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Using High-Pass Filtering to Improve Image Clarity

(September 2007) posted on Tue Sep 04, 2007

Unsharp masking is a useful method for enhancing digital images. Learn about different ways to apply this tool and other Photoshop features to bring clarity and vibrancy to your graphics.

By Mark A. Coudray

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To employ this technique, convert your RGB image to L*a*b* under the Mode menu. Turn off the a and b channels so that you are only viewing the L channel and are only writing to the L channel. What you’re seeing is the tonal values of all the colors in the image. Low tonal values show as black, while high tonal values (white, yellow, light blue, etc.) show as much lighter shades of gray. When you apply USM to the L channel, you effectively improve the underlying tonal contrast of the entire image without excessively sharpening detail in skin tones and other sensitive areas. This has the effect of making the image look much cleaner and clearer.

Finally, selective USM is crucial in helping the eye to pick out critical detail in an image. Photoshop’s selection tools (Lasso and Marquee) allow you to isolate specific parts of an image and apply sharpening to them. You can combine this approach with any of the other three approaches just mentioned. The results can be breathtaking. Very mediocre images can become transformed into highly memorable statements.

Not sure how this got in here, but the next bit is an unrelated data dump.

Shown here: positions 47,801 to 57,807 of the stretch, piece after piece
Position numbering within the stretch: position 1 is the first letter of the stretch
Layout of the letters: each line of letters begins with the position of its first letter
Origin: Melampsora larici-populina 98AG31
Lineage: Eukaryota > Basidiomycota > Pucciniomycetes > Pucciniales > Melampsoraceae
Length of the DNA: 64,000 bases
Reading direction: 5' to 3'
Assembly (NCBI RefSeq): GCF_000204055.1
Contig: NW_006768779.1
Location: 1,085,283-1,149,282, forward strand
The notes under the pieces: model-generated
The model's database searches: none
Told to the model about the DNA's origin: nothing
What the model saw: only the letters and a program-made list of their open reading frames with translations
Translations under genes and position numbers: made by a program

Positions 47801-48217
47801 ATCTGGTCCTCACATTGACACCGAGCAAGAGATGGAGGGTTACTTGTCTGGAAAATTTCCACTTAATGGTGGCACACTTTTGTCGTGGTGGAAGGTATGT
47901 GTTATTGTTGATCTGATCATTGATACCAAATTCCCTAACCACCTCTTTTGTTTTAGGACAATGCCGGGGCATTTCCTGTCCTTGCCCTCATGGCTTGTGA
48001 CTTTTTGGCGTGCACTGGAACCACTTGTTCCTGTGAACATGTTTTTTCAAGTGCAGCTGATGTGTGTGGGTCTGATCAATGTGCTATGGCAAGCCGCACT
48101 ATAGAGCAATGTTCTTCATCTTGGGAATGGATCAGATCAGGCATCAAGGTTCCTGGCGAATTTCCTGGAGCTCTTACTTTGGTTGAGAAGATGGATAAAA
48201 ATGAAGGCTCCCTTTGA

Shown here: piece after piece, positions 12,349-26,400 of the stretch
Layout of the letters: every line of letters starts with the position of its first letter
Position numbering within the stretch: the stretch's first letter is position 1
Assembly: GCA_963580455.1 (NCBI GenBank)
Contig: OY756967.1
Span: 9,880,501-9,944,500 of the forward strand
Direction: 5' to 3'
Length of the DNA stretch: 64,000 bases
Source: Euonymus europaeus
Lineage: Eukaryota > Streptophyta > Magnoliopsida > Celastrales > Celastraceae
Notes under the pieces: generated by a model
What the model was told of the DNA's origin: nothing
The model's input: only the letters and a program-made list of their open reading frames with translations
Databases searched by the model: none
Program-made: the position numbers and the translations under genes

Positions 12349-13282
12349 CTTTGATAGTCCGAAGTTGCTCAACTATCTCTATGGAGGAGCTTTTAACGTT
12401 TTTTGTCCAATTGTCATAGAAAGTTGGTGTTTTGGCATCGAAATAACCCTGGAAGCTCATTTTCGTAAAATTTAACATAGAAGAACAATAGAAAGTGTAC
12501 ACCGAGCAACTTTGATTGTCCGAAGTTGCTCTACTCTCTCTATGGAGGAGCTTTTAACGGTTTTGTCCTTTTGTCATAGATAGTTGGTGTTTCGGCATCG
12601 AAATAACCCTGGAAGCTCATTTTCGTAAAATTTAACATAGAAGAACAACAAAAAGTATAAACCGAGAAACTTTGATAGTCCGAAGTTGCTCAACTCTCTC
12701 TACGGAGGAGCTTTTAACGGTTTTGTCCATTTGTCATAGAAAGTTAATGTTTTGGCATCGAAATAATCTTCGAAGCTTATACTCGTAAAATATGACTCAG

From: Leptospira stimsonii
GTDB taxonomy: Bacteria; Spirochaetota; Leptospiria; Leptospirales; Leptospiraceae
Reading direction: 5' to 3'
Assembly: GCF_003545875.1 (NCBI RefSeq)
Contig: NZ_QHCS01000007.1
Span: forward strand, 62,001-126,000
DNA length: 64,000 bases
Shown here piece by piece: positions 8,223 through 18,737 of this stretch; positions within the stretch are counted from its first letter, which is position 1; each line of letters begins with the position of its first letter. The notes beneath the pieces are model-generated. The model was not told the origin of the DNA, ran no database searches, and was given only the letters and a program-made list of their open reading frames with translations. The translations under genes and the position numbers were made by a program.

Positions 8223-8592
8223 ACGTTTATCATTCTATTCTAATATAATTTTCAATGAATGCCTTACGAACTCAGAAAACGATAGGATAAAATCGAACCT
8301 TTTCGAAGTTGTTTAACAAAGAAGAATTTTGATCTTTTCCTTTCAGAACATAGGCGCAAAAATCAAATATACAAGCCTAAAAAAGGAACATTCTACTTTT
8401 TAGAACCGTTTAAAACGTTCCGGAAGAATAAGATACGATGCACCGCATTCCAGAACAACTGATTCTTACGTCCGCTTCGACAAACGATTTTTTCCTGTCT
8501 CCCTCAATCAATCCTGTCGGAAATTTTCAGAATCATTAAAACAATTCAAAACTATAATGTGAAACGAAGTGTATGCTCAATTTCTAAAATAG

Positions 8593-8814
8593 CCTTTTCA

Unfortunately, USM can have a rather undesirable side effect. Depending on the resolution of the image and the degree (if any) of JPEG compression, USM can introduce significant amounts of surface noise to the image. One of the most powerful techniques to overcome this is to combine high-pass filtering with layer masking (Figure 1). This is a relatively simple, yet very powerful and sophisticated, technique for dramatically improving edge definition without introducing additional noise into the image. While the Smart Sharpening available in Photoshop CS2 and CS3 has a similar purpose, the High Pass filter approach offers more control. When used as a layer mask, the sharpening has the added benefit of being nondestructive to the image and is completely editable and reversible in the event your client wants more or less correction.

To use this technique, make a copy of your image layer in Photoshop. You can call it whatever you wish, but I would suggest something like “High- Pass” or another distinct name. The purpose of the High Pass filter is to target the image edges for sharpening, leaving the less detailed portions of the image unaffected.


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